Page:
Kathleen C. Hochul today transforms a potentially sleepy coronation of Jane L. Corwin as congresswoman for the 26th District into a major contest involving two well-known political women.
As Hochul, the Hamburg Democrat and high-profile Erie County clerk, travels to Geneseo this afternoon seeking support from her party's leaders in the seven-county district, she ignites a struggle expected to command millions of dollars in campaign spending, as well as potential national attention.
Her move also clarifies the local political scene, since she is rejecting a challenge to County Executive Chris Collins, who is expected to seek re-election this year -- the contest that many Democrats on the county and state level preferred she wage.
When questioned Friday afternoon at a St. Patrick's luncheon in the Buffalo Irish Center, Hochul would not elaborate except to acknowledge that attending the Geneseo event signals her intention to compete in the May 24 special election.
Democrats from across the seven-county district are scheduled to interview her and six other interested candidates today, and Hochul is expected to formally announce and be approved in the coming week.
She also is expected to gain the support of the Working Families Party when it meets Sunday.
Hochul's signal that she would take on Corwin, the assemblywoman from Clarence who has won the Republican endorsement for the vacant seat, prompted an opening volley from Nicholas A. Langworthy, chairman of the Erie County Republican Party, who attacked her for "raising taxes and fees" and labeled her a longtime politician.
"While Jane Corwin has spent 36 years in the private sector helping to create jobs," he said, "career politician Kathy Hochul has spent her life doing everything she can to advance her own political career."
Hochul's move represents one of the final pieces of the electoral puzzle resulting from the Feb. 9 departure of Chris Lee, a Clarence Republican who resigned after a gossip website revealed the married congressman was soliciting dates on the Internet.
It clears the way for County Comptroller Mark C. Poloncarz, who Friday reiterated his strong inclination to challenge Collins this year.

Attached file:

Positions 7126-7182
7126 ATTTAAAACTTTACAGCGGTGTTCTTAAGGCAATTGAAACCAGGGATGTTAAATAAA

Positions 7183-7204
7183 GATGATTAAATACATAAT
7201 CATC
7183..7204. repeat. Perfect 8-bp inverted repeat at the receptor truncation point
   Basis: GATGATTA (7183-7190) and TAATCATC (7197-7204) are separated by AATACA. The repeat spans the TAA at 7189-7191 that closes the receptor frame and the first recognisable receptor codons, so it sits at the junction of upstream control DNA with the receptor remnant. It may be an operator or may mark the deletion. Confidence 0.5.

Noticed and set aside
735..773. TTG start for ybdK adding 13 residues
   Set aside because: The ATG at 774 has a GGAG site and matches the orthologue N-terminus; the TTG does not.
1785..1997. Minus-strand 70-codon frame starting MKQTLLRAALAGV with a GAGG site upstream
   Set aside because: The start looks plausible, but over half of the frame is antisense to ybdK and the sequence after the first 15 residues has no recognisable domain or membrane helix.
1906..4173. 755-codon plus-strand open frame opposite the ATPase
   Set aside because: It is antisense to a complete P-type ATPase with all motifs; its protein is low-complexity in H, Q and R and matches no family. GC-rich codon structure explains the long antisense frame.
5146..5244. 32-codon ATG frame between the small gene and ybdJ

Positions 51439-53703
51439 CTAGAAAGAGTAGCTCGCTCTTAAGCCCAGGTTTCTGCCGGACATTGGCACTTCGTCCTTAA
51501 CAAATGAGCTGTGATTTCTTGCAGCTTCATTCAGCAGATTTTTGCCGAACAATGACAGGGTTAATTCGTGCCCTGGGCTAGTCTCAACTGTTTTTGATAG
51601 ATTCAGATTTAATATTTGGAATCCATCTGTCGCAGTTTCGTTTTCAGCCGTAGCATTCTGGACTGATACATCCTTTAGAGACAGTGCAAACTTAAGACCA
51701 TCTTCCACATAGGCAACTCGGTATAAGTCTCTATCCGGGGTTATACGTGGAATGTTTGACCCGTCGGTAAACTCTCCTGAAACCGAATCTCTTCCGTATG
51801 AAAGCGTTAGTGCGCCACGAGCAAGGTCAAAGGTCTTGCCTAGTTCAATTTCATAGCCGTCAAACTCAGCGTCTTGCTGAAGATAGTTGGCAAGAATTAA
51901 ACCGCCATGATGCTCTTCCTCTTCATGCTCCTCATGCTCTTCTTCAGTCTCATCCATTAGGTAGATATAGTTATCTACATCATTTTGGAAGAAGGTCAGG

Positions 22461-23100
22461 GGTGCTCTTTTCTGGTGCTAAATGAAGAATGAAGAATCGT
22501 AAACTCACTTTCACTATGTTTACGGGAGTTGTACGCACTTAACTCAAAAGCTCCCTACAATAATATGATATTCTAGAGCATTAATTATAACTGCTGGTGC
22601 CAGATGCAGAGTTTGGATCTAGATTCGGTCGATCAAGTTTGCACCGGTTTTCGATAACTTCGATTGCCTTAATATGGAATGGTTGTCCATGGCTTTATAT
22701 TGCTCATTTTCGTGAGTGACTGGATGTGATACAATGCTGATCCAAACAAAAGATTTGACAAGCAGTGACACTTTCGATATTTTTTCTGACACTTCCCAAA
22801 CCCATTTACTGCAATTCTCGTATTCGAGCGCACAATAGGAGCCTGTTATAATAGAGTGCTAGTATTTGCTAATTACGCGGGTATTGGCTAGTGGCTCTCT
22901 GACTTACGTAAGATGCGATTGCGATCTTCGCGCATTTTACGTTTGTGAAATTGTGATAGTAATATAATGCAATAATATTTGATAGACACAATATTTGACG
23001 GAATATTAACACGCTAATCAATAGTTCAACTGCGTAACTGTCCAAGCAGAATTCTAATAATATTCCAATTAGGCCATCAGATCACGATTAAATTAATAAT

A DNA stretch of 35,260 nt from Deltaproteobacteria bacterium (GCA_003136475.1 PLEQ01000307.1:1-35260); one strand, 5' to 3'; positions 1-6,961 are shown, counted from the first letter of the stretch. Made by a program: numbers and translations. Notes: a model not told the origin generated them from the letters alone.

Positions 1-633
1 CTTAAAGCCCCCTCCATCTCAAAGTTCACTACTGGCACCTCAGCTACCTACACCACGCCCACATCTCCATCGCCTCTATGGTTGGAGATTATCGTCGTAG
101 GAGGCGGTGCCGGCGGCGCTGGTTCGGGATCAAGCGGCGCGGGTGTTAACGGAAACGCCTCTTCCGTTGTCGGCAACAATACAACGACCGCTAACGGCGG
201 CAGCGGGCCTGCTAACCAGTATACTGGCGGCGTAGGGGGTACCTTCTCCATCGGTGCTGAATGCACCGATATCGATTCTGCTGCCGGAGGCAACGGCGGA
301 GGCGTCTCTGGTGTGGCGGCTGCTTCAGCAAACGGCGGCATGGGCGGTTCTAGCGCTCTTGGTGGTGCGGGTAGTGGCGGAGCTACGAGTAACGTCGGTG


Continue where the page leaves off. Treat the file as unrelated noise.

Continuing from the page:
"I have the experience and history to step into the role of county executive," Poloncarz said while also attending the Irish Center event. "I'm not happy with the way the incumbent has raised taxes [and] cut services, and [with] the vindictive way in which he conducts himself."
Though Collins is expected to be well-financed as he seeks a second term, Poloncarz said he believes he can raise at least $1.25 million for his effort.
Hochul's exit from the county executive contest also opens the door for Assemblyman Dennis H. Gabryszak, D-Cheektowaga, who has been speaking with party leaders about the race. Poloncarz emphasized Friday that he believes an intraparty contest between them will not help the Democratic cause.
"It's certainly not in the best interest of the party to have a primary," he said. "It takes away from the time and energy we need to say why Chris Collins will not be re-elected."
Though Republicans interviewed various potential candidates, they appeared committed to Corwin from the outset. She impressed GOP leaders with her ability to self-finance her campaign and to snare the Conservative and Independence parties' lines, as well as with a conservative voting record in the Assembly expected to appeal to a Republican-dominated district consisting largely of suburban and rural voters.
This week, Corwin won the backing of the Buffalo Niagara Partnership, with Andrew J. Rudnick, Partnership president, calling her "hands-down the best candidate the business community can hope to see in this seat."
Some local and state Democrats are not embracing Hochul's entry into the race with open arms.
Several sources say Leonard R. Lenihan, chairman of the Erie County Democratic Party, would much rather see her challenge Collins, especially after internal polls showed her faring well against him.
Statewide Democrats preferred that she concentrated her resources and energy on a county executive race they saw as much more winnable.
"Nobody wants her to run this race," one statewide Democrat said recently.
Several other top Democrats also are known to have counseled Hochul against entering the congressional race. They point to Corwin's advantage in money, three lines on the ballot and registration in a district with about 27,000 more Republicans than Democrats.
Hochul has received little encouragement from the Democratic Congressional Campaign Committee, the panel charged with electing Democrats to the House of Representatives. While skeptical of her ability to win in such a tough district, they and other Democrats also express concern in the event she wins.
They point out that reapportionment most likely will eliminate one Western New York seat in the House and that Hochul might wind up in the unenviable situation of being placed in a Democratic district now represented by Louise M. Slaughter of Fairport or Brian Higgins of Buffalo.
But Hochul has been actively raising money, is encouraged by the potential for split votes by the presence of minor party candidates on the ballot and is buoyed by her 80 percent vote in her 2010 re-election as clerk.
Jack Davis, the Clarence industrialist who ran for the seat three times as a Democrat, is collecting petitions to run on an independent line again this year, as is Iraq War veteran David Bellavia of Batavia.